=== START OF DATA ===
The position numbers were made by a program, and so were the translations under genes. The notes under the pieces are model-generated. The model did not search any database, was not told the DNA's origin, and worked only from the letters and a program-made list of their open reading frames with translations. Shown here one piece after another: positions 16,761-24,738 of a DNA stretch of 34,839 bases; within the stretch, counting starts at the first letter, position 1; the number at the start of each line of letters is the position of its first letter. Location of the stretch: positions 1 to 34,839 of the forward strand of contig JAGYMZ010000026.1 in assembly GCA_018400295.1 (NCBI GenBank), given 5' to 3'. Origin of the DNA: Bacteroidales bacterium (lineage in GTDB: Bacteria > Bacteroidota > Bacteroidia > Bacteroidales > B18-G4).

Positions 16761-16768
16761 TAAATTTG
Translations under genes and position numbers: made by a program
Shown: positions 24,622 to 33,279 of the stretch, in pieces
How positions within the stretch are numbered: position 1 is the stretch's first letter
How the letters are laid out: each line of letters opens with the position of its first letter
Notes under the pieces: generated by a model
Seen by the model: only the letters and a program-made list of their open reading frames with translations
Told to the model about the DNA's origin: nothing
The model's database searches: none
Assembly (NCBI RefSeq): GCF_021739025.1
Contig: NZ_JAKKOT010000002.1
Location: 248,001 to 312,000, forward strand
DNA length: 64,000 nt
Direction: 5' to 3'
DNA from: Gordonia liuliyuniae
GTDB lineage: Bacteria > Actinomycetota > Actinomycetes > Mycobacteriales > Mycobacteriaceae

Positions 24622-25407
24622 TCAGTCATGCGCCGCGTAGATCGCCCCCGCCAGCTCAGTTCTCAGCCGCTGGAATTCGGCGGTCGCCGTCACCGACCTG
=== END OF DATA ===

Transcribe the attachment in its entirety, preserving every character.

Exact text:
The position numbers were made by a program, and so were the translations under genes. The notes under the pieces are model-generated. The model did not search any database, was not told the DNA's origin, and worked only from the letters and a program-made list of their open reading frames with translations. Shown here one piece after another: positions 16,761-24,738 of a DNA stretch of 34,839 bases; within the stretch, counting starts at the first letter, position 1; the number at the start of each line of letters is the position of its first letter. Location of the stretch: positions 1 to 34,839 of the forward strand of contig JAGYMZ010000026.1 in assembly GCA_018400295.1 (NCBI GenBank), given 5' to 3'. Origin of the DNA: Bacteroidales bacterium (lineage in GTDB: Bacteria > Bacteroidota > Bacteroidia > Bacteroidales > B18-G4).

Positions 16761-16768
16761 TAAATTTG
Translations under genes and position numbers: made by a program
Shown: positions 24,622 to 33,279 of the stretch, in pieces
How positions within the stretch are numbered: position 1 is the stretch's first letter
How the letters are laid out: each line of letters opens with the position of its first letter
Notes under the pieces: generated by a model
Seen by the model: only the letters and a program-made list of their open reading frames with translations
Told to the model about the DNA's origin: nothing
The model's database searches: none
Assembly (NCBI RefSeq): GCF_021739025.1
Contig: NZ_JAKKOT010000002.1
Location: 248,001 to 312,000, forward strand
DNA length: 64,000 nt
Direction: 5' to 3'
DNA from: Gordonia liuliyuniae
GTDB lineage: Bacteria > Actinomycetota > Actinomycetes > Mycobacteriales > Mycobacteriaceae

Positions 24622-25407
24622 TCAGTCATGCGCCGCGTAGATCGCCCCCGCCAGCTCAGTTCTCAGCCGCTGGAATTCGGCGGTCGCCGTCACCGACCTG